Reading in the Age of Continuous Partial Attention: Retail-Inspired Ideas for Academic Libraries

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Author: Pauline Dewan
Date: Spring 2019
From: Reference & User Services Quarterly(Vol. 58, Issue 3)
Publisher: American Library Association
Document Type: Report
Length: 9,161 words
Lexile Measure: 1700L

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Reading is an essential skill that improves with practice, not just when we are learning to read but as adults. College students may be out of the habit of reading except for required texts. Deep reading skills may be eroded by habits of interrupted and partial attention. This article explores ways to promote reading among college students through the implementation of best practices from retail and marketing.

As students increasingly question the value, expense, and practicality of higher education, and as enrollment and retention rates continue to drop, colleges and universities are more concerned than ever with bolstering student success. In fact, the ACRL Research Planning and Review Committee, in its list of top ten trends in academic libraries, observes that "student success continues to be an important focus for higher education institutions, where the trend towards performance-based funding and accreditation criteria includes an emphasis on learning outcomes, retention, and matriculation." (1) Universities and colleges are developing a variety of ways to prove their worth to a skeptical public. A new emphasis on skills such as time management, study, research, writing, and critical thinking helps students improve their academic record. Basic reading is a skill that students learn in the primary grades, but being able to decode words is not the same as being skilled at reading. Because--as the Program for International Student Assessment (PISA) has found--"success in reading provides the foundation for achievement in other subject areas," the ability to read with proficiency and ease is a skill that is especially important. (2) The large US study conducted by the National Endowment for the Arts concluded that "reading for pleasure correlates strongly with academic achievement." (3) Research has also shown that reading fosters cognitive development by promoting higher-order reasoning, critical thinking, comprehension, writing skills, vocabulary, and grammatical development. (4) Simply put, if a student is not a skilled reader, her likelihood of succeeding academically is reduced. Colleges should be producing not just lifelong learners but also lifelong readers--people who find fulfilment, enjoyment, inspiration, and enlightenment in the activity of reading. This article explores barriers to reading fluency and ways that academic librarians can support student reading. The first part of the paper examines students' waning enthusiasm for books in an increasingly digital world. The second part discusses ways that librarians can inspire students to read--solutions inspired by research on consumer behavior and visual merchandising. Although academic libraries can follow the lead of retailers and attract readers by creating both a robust online presence and innovative services and programs, these ideas have been well covered in the literature. (5) This article looks specifically at ways librarians can lure readers by focusing on the library building itself--its layout and arrangement of contents.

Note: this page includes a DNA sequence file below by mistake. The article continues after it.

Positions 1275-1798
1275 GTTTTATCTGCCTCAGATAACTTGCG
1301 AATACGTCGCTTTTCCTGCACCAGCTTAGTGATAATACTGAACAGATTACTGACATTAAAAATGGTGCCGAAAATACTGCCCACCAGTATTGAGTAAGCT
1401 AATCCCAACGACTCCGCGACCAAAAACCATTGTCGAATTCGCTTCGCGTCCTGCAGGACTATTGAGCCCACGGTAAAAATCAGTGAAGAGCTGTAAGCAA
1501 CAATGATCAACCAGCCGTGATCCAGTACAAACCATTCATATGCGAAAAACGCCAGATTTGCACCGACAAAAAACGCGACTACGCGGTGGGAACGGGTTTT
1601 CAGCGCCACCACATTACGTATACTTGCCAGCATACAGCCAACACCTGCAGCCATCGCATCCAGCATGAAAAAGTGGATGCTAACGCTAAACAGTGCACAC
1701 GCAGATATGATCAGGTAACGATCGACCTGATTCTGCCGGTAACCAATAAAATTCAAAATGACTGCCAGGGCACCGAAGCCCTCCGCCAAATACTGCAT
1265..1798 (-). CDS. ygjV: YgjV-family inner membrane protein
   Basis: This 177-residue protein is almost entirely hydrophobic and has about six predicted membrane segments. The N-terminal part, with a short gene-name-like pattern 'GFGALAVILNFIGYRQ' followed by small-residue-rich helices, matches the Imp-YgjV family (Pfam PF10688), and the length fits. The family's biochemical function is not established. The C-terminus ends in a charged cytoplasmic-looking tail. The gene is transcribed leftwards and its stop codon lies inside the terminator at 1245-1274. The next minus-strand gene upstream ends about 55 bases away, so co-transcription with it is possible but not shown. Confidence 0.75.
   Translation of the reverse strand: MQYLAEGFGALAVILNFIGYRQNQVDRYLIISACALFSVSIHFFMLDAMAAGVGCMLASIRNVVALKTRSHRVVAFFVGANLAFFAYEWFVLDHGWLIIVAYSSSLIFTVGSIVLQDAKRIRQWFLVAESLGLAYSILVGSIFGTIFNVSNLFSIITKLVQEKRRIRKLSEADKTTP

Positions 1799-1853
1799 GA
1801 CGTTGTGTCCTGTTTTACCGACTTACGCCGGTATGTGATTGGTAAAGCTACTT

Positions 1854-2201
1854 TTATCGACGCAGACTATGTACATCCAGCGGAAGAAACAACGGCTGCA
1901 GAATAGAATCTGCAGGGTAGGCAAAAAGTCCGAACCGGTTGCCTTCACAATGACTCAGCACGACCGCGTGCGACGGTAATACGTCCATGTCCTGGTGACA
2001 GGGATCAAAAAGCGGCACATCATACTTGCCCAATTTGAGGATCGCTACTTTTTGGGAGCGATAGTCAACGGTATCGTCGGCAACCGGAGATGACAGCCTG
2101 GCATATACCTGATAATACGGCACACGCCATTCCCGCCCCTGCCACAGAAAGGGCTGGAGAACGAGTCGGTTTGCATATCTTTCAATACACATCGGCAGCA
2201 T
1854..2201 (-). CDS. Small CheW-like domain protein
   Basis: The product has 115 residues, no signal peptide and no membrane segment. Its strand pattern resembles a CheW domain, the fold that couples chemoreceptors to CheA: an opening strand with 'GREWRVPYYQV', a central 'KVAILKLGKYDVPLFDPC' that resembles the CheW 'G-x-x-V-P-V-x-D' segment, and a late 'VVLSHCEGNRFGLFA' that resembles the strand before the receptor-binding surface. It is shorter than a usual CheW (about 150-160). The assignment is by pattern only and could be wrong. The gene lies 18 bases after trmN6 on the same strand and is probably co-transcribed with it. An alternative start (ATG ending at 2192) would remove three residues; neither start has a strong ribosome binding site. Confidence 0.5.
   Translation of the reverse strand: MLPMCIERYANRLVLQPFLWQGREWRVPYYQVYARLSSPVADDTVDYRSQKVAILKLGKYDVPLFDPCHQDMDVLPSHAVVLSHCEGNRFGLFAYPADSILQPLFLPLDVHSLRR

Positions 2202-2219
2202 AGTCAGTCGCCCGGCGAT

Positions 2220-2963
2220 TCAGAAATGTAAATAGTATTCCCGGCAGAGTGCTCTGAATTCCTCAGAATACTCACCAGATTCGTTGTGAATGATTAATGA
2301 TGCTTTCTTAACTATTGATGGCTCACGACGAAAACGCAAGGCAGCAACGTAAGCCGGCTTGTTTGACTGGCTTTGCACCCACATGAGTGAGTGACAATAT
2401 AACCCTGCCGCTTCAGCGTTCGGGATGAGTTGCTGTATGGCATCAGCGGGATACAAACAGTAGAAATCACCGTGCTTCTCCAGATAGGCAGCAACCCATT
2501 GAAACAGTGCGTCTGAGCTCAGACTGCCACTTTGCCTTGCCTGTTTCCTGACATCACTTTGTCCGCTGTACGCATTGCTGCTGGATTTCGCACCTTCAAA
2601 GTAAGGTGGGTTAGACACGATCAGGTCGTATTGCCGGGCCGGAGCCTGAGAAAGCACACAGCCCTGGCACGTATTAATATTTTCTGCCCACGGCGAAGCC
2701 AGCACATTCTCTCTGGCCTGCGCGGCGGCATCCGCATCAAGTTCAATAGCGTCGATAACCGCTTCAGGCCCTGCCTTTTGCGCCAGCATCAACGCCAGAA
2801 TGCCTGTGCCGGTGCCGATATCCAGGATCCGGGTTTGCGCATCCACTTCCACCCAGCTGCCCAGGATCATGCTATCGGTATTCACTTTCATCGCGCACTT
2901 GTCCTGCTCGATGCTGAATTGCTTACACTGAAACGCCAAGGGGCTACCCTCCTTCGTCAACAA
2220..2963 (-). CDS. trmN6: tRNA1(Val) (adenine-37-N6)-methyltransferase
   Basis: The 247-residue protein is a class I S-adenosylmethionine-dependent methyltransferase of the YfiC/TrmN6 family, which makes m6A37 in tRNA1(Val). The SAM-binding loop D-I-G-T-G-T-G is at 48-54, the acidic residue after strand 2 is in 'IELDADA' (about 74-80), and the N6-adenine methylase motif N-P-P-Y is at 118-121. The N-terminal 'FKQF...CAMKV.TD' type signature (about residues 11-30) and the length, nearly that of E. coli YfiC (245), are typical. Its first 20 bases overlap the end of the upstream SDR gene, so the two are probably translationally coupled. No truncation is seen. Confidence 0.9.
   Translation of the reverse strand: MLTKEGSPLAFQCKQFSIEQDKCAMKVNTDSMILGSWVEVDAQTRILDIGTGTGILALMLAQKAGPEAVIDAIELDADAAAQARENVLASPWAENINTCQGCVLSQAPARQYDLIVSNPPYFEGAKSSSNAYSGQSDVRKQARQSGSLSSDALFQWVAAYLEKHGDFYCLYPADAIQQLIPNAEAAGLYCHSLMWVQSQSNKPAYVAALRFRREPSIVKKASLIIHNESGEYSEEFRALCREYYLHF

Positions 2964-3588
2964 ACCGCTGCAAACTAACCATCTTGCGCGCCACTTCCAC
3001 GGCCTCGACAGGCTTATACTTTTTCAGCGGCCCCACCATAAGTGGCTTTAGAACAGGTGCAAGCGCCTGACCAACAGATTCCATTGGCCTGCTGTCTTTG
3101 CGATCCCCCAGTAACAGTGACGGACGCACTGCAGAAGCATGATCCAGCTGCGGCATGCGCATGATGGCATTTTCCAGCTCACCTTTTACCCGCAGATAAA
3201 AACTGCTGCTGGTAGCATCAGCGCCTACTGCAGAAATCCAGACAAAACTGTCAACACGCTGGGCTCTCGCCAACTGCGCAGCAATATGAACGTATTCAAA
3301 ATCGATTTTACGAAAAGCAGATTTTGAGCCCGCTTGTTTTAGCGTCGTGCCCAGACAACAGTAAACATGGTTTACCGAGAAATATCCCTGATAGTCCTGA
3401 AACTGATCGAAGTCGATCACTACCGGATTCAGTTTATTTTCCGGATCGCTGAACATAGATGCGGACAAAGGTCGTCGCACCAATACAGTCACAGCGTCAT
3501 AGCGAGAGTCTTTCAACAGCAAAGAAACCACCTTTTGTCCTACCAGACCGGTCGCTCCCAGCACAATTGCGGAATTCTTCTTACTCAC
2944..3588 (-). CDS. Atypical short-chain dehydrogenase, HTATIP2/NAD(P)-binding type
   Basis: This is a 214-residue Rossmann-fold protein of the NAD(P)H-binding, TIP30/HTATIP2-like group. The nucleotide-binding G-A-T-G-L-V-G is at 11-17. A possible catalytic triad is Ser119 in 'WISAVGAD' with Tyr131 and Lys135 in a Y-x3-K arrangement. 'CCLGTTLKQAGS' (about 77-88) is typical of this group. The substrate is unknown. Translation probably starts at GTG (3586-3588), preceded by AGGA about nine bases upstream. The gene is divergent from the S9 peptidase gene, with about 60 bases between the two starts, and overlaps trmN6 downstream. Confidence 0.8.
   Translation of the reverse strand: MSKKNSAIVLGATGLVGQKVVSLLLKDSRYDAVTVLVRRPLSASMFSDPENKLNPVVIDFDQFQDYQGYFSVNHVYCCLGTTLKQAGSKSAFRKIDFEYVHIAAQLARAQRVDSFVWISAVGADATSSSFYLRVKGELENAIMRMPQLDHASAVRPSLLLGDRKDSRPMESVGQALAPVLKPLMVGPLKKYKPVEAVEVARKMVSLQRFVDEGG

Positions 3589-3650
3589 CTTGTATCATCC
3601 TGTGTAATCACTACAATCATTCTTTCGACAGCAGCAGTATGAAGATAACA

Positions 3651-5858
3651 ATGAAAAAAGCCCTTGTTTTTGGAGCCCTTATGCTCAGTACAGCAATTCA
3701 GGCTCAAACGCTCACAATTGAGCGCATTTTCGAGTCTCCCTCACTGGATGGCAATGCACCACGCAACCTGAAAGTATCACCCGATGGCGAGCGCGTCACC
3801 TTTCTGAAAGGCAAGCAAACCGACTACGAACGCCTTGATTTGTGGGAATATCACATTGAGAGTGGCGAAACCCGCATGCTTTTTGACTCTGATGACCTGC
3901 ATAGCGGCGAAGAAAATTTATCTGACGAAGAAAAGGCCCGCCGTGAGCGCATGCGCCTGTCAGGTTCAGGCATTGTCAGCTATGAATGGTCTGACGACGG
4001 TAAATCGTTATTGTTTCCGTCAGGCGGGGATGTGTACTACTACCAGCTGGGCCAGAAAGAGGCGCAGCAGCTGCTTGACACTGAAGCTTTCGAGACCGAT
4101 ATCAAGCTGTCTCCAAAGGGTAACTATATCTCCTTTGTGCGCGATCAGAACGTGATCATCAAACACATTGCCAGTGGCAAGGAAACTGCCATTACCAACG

Most college students possess basic reading skills. But while some are fluent readers who find the activity effortless and enjoyable, others find it a chore. In her study of avid readers, Catherine Ross observes, "Nonbook readers find any kind of reading hard work and view book reading in particular...

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